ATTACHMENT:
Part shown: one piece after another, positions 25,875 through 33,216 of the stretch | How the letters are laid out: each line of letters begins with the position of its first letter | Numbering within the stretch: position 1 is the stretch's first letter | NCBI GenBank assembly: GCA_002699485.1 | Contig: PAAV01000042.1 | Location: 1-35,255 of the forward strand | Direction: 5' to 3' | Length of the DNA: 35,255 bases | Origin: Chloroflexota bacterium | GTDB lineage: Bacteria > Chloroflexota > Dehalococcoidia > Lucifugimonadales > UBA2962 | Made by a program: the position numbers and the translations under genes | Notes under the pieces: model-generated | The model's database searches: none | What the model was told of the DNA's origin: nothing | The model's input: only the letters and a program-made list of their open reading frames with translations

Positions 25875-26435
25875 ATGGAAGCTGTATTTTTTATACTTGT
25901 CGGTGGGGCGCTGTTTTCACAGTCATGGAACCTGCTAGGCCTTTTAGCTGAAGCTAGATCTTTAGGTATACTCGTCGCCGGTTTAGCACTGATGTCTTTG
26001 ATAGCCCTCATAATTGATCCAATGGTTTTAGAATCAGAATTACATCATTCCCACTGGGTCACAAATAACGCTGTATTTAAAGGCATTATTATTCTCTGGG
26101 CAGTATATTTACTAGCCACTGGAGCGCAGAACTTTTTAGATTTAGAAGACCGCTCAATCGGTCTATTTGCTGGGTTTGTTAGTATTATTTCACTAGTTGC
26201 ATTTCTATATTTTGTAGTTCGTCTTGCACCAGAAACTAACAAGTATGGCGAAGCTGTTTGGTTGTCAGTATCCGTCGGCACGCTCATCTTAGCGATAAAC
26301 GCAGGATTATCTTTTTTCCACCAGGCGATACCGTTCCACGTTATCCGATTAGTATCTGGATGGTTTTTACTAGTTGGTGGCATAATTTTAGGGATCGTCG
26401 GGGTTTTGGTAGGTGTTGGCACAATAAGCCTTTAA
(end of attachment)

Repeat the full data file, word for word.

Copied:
Part shown: one piece after another, positions 25,875 through 33,216 of the stretch | How the letters are laid out: each line of letters begins with the position of its first letter | Numbering within the stretch: position 1 is the stretch's first letter | NCBI GenBank assembly: GCA_002699485.1 | Contig: PAAV01000042.1 | Location: 1-35,255 of the forward strand | Direction: 5' to 3' | Length of the DNA: 35,255 bases | Origin: Chloroflexota bacterium | GTDB lineage: Bacteria > Chloroflexota > Dehalococcoidia > Lucifugimonadales > UBA2962 | Made by a program: the position numbers and the translations under genes | Notes under the pieces: model-generated | The model's database searches: none | What the model was told of the DNA's origin: nothing | The model's input: only the letters and a program-made list of their open reading frames with translations

Positions 25875-26435
25875 ATGGAAGCTGTATTTTTTATACTTGT
25901 CGGTGGGGCGCTGTTTTCACAGTCATGGAACCTGCTAGGCCTTTTAGCTGAAGCTAGATCTTTAGGTATACTCGTCGCCGGTTTAGCACTGATGTCTTTG
26001 ATAGCCCTCATAATTGATCCAATGGTTTTAGAATCAGAATTACATCATTCCCACTGGGTCACAAATAACGCTGTATTTAAAGGCATTATTATTCTCTGGG
26101 CAGTATATTTACTAGCCACTGGAGCGCAGAACTTTTTAGATTTAGAAGACCGCTCAATCGGTCTATTTGCTGGGTTTGTTAGTATTATTTCACTAGTTGC
26201 ATTTCTATATTTTGTAGTTCGTCTTGCACCAGAAACTAACAAGTATGGCGAAGCTGTTTGGTTGTCAGTATCCGTCGGCACGCTCATCTTAGCGATAAAC
26301 GCAGGATTATCTTTTTTCCACCAGGCGATACCGTTCCACGTTATCCGATTAGTATCTGGATGGTTTTTACTAGTTGGTGGCATAATTTTAGGGATCGTCG
26401 GGGTTTTGGTAGGTGTTGGCACAATAAGCCTTTAA